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Failure To Diagnose Male Breast Cancer


Family physicians failed to investigate the presence of a unilateral inverted nipple for at least four years.

Rockland County, NY

This case involved a plaintiff who had been a patient of the defendant family practice for many years undergoing routine physical exams every approximate six months. Plaintiff contended that the initial defendant, who had been his physician until going to a different practice negligently failed to investigate and ignored the sign of a unilaterally inverted left nipple – a red flag for breast cancer. The plaintiff further contended that when he first saw the second physician in May 2015 for a rash above the left nipple – which was a red flag for breast cancer – the physician negligently misdiagnosed him with ringworm.

The plaintiff would have maintained that the one nipple had been inverted since at least 2012 when photographs were taken while on a cruise showed the inversion. The plaintiff contended that the nipple would have been in sight by the physician at least once every six months until he changed practices since this was the left nipple where the physician would have to place his stethoscope to listen to the patient’s heart at every visit and was therefore readily apparent for the physician to visualize. The plaintiff contended that this defendant failed to consider the inverted nipple as cancer. The plaintiff would have asserted that the failure to diagnose breast cancer when it first presented deprived him of a chance for a total cure. The plaintiff would have maintained that there was still a substantial chance for successful treatment when first saw the second defendant in May 2015 with complaints of a rash above the nipple. The second defendant diagnosed ringworm, gave him a cream and told him to return if there was no improvement. The plaintiff maintained that since there was some improvement from the cream, he did not return until he had a routine exam in December 2015. During that visit, the second defendant noted a normal breast exam. The plaintiff returned approximately one month later, complaining of severe back pain and asked the doctor to look at his nipple since it was black. The second defendant palpated a large mass behind his left nipple. Plaintiff underwent a sonogram followed by a mammogram that revealed the cancer. It was also determined that the cancer had spread to the lilac bone, the acetabulum, the proximal femur, the thoracic and lumbar spine. The plaintiff suffered a fracture to the femoral neck and needed a hip replacement and also suffered several lumbar compression fractures because of the metastasis. The plaintiff maintained that the metastasis to the bone causes especially severe pain. Plaintiff was 68 years old at the time of diagnosis.

The plaintiff asserted that once the cancer spread to the bone, there was a 0% chance of long-term survival. The plaintiff continues to take chemotherapy, tamoxifen therapy and radiation treatments. The evidence also disclosed that the plaintiff developed a molar abscess, and the cancer treatments rendered treatment of the molar abscess very difficult, irrespective of the administration of IV antibiotics. The defendants would have maintained that they did not note the inverted nipple because the plaintiff never took off his shirt at any of the office visits from 2012 until 2016. The plaintiff testified that he unbuttoned his shirt at every visit to be examined by the defendants. The plaintiff would have also argued that the records documented high-level physical examinations that could not be possible if the patient did not remove his shirt. Further, performing such high-level examinations with a shirt on would constitute deviations in and of itself. The initial defendant had a $1.3 million primary policy and a $1 million excess policy. The second defendant had a $1.3 million policy and no excess coverage. The case settled at jury section for the $1.3 million primary policy from the first defendant, $387,500 from his excess carrier and $562,500 from the second defendant. The plaintiff’s total recovery was $2,225,000.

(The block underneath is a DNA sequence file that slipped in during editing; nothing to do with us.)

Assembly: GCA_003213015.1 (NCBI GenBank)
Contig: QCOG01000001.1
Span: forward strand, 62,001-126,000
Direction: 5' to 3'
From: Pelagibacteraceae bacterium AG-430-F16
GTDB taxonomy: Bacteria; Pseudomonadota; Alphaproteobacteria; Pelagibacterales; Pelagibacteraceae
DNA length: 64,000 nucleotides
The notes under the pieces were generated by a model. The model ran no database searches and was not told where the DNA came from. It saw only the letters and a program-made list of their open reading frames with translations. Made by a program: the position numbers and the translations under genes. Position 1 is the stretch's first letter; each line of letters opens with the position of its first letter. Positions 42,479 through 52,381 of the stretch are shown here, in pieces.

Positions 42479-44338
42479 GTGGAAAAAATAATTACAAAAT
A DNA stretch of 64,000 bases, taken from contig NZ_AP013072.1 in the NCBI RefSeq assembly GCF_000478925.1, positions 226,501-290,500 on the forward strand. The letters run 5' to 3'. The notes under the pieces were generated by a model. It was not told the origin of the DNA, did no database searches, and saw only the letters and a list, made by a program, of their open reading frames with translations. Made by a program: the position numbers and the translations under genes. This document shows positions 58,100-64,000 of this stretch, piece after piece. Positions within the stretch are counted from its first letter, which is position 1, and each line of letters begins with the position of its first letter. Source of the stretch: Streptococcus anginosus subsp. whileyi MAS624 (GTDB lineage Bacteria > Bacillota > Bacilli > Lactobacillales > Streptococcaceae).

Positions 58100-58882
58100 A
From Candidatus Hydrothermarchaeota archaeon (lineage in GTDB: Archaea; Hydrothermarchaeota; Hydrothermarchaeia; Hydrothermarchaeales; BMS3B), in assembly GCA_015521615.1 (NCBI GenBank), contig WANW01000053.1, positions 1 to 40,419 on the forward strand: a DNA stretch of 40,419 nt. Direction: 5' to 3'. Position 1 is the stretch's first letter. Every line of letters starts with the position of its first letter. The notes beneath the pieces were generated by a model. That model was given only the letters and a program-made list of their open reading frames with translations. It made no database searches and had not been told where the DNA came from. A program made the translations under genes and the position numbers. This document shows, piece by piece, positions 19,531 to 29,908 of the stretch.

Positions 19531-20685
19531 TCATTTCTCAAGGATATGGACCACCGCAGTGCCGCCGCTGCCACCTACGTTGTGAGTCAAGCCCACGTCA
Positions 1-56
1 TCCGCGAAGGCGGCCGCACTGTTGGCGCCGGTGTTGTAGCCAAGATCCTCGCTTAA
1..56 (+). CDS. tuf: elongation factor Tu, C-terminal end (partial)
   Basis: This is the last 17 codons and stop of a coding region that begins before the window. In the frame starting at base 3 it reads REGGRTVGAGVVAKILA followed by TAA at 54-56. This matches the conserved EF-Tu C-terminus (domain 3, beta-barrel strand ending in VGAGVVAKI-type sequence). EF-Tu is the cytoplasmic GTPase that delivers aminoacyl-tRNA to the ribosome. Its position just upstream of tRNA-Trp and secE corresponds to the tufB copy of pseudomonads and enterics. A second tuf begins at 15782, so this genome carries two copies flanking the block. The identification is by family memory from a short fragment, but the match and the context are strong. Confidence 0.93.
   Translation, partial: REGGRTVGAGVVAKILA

The plaintiff, who would have introduced photographs taken on a cruise in 2012 and others from 2014, all of which depicted the unilateral inverted nipple, would have had a very strong case, arguing that when he visited the defendants’ practice for twice-yearly routine physicals, the failure to consider male breast cancer in the fact of such a sign was clear deviations, notwithstanding evidence that reflected that the incidence of male breast cancer of less than 1%. The defendants would have endeavored to defend the case by arguing that the plaintiff did not remove his shirt during the routine visits. The plaintiff who denied that this position was accurate, would have also argued that if the defendant had reported normal findings, the defendants had clearly deviated in conducting the exam without the shirt removed. The plaintiff settled the case for less than the coverage of the defendants. The consideration of having the plaintiff receive the funds as soon as possible was a significant factor.